It is well known that the Industrial revolution led to a staggering shift in the global nitrogen cycle – a key process that supports life by circulating nutrients between the land, atmosphere, and oceans – but human-linked impacts on the environment in earlier periods of history are far less well understood. A paper recently published by an international team of researchers led by the University of British Columbia and the Institute of Technology, Sligo, is set to change that, however, showing that humans may have had a significant impact on the nitrogen cycle in Ireland during the Bronze Age.
By analysing the nitrogen isotope values in collagen preserved in 757 animal bones (some of which are pictured above), the team was able to explore variations in Ireland’s nitrogen cycle, spanning the late Pleistocene to the post-medieval period. Both wild and domestic animals were represented among the samples, which came from over 90 archaeological and palaeontological sites across the whole island. Their bones preserve evidence of the nitrogen cycle thanks to the plants that they ate.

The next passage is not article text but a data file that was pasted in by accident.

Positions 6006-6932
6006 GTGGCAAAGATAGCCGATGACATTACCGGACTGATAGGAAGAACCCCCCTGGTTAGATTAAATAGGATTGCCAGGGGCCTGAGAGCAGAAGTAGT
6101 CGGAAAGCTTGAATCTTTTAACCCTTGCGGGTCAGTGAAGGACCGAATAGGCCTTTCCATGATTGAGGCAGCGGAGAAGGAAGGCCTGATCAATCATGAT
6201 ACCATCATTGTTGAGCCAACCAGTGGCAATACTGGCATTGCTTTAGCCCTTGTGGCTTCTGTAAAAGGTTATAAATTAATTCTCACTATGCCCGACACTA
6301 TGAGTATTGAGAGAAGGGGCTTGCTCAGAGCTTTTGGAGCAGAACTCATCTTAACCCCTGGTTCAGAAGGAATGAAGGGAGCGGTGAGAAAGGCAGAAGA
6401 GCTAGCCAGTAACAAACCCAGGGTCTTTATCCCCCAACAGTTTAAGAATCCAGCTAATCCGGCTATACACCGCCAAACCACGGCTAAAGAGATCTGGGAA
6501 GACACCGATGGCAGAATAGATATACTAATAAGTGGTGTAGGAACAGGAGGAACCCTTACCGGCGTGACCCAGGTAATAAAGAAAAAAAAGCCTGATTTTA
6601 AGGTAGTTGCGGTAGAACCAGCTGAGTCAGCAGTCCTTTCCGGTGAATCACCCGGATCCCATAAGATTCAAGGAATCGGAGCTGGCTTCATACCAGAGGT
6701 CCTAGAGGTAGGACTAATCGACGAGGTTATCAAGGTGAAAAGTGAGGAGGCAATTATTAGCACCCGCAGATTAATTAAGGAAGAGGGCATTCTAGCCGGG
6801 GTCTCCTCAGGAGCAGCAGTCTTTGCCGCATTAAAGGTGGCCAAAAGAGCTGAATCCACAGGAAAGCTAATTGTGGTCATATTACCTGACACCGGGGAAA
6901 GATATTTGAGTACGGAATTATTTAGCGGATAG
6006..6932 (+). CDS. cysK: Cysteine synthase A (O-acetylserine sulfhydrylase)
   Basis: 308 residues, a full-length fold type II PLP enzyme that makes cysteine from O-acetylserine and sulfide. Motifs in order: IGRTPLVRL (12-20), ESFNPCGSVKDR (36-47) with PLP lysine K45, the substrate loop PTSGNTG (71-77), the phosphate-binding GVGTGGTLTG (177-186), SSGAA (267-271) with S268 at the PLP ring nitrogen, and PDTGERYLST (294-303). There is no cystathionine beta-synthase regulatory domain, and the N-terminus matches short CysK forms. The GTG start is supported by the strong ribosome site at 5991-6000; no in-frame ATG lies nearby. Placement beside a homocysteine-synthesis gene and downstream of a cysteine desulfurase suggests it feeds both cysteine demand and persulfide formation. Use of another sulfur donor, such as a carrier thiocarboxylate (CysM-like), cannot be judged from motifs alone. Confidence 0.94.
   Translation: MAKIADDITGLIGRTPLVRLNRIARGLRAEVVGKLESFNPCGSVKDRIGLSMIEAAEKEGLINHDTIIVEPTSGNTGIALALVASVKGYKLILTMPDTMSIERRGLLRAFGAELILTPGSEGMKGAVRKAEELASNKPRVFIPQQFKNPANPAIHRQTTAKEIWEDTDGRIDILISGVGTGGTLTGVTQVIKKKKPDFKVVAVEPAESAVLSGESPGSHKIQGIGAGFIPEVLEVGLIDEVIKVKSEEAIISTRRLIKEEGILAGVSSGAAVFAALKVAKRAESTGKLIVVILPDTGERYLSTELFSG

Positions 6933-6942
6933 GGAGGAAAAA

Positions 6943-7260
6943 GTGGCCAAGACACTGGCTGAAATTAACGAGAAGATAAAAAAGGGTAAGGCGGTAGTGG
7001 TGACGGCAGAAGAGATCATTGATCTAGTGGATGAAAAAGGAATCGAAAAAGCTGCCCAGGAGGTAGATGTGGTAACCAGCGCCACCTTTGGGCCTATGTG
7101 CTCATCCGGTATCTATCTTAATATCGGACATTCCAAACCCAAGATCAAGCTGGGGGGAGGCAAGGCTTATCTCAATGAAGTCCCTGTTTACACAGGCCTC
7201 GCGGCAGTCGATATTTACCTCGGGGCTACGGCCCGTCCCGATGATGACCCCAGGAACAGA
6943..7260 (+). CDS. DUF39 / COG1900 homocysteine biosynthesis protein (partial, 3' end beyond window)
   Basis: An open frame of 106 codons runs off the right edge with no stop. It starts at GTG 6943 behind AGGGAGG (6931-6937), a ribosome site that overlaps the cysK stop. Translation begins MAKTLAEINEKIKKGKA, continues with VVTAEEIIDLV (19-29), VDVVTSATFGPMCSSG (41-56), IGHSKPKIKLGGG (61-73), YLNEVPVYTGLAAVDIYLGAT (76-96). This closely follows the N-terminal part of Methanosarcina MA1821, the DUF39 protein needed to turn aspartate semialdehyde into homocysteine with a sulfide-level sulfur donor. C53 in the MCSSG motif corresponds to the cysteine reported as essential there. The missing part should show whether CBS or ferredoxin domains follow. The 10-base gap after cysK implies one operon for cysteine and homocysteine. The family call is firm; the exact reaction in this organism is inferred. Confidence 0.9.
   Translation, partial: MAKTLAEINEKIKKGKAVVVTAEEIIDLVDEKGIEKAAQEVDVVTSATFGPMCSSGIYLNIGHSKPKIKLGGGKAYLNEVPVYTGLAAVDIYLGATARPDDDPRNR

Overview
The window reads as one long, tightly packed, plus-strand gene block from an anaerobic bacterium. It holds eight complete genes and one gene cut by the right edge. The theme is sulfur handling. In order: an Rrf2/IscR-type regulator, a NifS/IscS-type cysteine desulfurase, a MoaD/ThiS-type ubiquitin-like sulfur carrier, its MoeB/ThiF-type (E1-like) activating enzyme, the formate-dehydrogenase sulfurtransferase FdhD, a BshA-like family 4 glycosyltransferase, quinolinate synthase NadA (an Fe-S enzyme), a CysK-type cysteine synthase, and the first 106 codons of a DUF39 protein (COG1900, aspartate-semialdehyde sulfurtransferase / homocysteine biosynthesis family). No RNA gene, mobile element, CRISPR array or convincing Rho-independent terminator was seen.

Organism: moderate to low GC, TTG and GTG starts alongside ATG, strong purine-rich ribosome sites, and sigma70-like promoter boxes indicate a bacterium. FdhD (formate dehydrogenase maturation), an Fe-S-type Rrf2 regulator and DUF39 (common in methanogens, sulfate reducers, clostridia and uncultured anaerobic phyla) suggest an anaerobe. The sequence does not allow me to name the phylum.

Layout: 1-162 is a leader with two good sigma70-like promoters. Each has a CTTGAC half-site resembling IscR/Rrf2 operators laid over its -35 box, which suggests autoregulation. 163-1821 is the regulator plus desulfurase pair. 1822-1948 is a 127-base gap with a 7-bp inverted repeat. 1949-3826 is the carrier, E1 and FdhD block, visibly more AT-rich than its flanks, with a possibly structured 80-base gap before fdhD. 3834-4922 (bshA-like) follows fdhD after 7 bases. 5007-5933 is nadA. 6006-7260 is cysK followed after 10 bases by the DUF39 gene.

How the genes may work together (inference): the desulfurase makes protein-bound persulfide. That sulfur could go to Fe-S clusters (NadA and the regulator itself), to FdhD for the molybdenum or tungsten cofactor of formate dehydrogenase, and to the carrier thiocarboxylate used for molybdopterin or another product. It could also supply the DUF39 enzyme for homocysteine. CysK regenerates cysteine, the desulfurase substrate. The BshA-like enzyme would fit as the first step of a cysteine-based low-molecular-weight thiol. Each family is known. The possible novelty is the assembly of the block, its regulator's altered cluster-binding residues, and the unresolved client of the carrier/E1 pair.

The results demonstrate that while a small increase in nitrogen isotope values was seen between the late Pleistocene and the Neolithic period – a pattern that has been noted in other studies as occurring across Europe at this time – the most striking discovery was a fundamental shift showing increased nitrogen isotope values across Ireland during the later Bronze Age. These levels remained elevated during the Iron Age, then increased again during the early medieval period, before slightly decreasing in the later medieval/post-medieval periods.
What was driving this Bronze Age increase? The archaeological record shows that during this time there was a significant rise in deforestation, agriculture, and animal husbandry, possibly indicating that these practices may have had a profound and lasting impact on the environment. As Eric Guiry, the lead author on the paper and post-doctoral fellow at the University of British Columbia, suggests: ‘[this is] the turning point where humanity goes from being a part of the environment to being a dominant driver in key processes.’
This article appeared in CA 342.